1. Social Support, identified by nearly 60% of the participants, includes emotional and tangible support such as love and financial assistance. Connect with people as much as you can; even during a pandemic you can speak to people through WhatsApp, Zoom and other social media platforms. In addition, make sure you tell people that you’d like them to reach out to you.

One participant said: “It was the way my friends rallied around me that helped most.”

2. An empathetic support, identified by 86% of participants, is a person with first-hand experience of loss. Talking about grief with someone who understands it will likely make you feel less alone. This is especially important in today’s world since isolation has dramatically increased rates of loneliness. If you don’t know anyone personally, there are many online communities of bereaved people you can join.

One participant said: “Joining the online support groups were a massive help…it was great to meet other who felt exactly how I felt.”

3. Exercise, identified by 86% of participants, was reported as playing a valuable role in adapting to loss. Exercise can help trigger feelings of control, clarity and focus. It also helps with sleep which grief can disrupt heavily. Most countries allow their citizens to exercise once a day, even during the peak of lockdown.

​Another participant said: “I’d go running all the time​ and be committed to watching my running time improve. It actually changed my mood for the rest of the day…​I was happier and felt more alive.”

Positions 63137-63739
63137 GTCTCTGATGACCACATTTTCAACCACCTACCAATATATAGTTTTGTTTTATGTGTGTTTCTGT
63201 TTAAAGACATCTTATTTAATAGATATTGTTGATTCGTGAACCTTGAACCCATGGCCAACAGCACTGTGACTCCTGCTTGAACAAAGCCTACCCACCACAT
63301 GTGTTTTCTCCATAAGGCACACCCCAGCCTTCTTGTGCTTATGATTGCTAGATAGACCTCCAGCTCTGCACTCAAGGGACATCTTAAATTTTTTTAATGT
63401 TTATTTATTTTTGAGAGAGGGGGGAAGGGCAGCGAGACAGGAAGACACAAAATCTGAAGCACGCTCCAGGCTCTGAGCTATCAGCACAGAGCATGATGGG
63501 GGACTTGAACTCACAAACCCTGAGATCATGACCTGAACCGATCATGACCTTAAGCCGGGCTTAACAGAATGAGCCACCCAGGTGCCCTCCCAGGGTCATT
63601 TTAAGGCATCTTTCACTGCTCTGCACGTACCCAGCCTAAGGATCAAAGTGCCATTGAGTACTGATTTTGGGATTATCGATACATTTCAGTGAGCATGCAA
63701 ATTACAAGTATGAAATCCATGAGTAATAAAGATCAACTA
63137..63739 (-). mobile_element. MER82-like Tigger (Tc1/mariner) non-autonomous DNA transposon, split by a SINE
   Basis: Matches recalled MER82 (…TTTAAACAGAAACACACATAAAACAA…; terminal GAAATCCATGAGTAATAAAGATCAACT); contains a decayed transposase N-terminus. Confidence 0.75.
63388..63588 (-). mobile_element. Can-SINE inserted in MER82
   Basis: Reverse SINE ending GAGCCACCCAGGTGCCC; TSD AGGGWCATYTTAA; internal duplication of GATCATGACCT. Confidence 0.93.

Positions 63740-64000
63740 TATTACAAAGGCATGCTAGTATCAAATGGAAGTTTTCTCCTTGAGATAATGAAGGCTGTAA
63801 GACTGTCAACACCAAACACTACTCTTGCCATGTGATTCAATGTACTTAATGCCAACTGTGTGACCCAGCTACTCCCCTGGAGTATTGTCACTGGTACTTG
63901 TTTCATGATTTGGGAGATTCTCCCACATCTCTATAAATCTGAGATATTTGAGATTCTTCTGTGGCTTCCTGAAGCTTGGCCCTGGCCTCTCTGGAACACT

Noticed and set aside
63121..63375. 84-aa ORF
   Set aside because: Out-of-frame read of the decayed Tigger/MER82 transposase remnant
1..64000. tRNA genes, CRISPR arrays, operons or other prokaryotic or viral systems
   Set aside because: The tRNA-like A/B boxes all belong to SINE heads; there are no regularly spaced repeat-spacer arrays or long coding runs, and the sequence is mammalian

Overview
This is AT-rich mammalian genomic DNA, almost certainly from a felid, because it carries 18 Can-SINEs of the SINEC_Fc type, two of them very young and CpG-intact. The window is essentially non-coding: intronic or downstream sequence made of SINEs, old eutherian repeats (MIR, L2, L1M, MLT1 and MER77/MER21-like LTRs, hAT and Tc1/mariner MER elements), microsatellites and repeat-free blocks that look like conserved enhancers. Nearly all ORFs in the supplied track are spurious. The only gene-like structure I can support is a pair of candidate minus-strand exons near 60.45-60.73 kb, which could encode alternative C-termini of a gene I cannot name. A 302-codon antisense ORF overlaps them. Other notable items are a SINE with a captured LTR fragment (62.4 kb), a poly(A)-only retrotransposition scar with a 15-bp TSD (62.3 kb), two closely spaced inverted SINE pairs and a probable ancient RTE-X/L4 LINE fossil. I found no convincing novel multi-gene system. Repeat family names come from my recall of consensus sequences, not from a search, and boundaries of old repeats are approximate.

While I prepare my findings for publication, I hope this blog has been helpful if you are bereaved or know someone who is experiencing a bereavement. Should you need additional help, we would like to suggest the following resources for extra support:

Compassionate Friends

A charitable organisation of bereaved parents, siblings and grandparents dedicated to the support and care of other bereaved persons.
Helpline: 0345 123 2304 
Northern Ireland helpline: 0288 77 88 016

Cruse Bereavement Care

Provides bereavement support, both face-to-face and over the phone, from trained volunteers across the UK.
0808 808 1677 (Calls to this helpline are free)

This post was written by Ms Ketki “Keya” Prabhu (@kkprabhu), a UCL alumna, with minor comments from Dr Keri Wong (@DrKeriWong).

How do you view grief amidst the pandemic? Please share your thoughts with us at or tag us on @GlobalC19Study (Twitter) and GlobalC19Study (Instagram). We’d love to hear from you!


‘What gives?’ Conflict in the time of Corona

Lockdown life has its ups-and-downs. Our daily routines have endured big changes and we feel the strain of spending unnatural amounts of time with our isolation partners. While some of us may appreciate spending more time with those who are close to us, others may not share this sentiment. More contact time may result in more conflict. Understanding why this happens and what we can do about it is important, lockdown or not.

In our previous post, we reported the top stressors that participants from the Global Covid Study found were most concerning during lockdown. In our recent Instagram poll, we found that over 70% of voters experienced household conflict during lockdown. So this a genuine concern.

So what causes conflict in the first place? 

While there may be many reasons, research has identified the following roots of cause that may be particularly salient during these challenging times: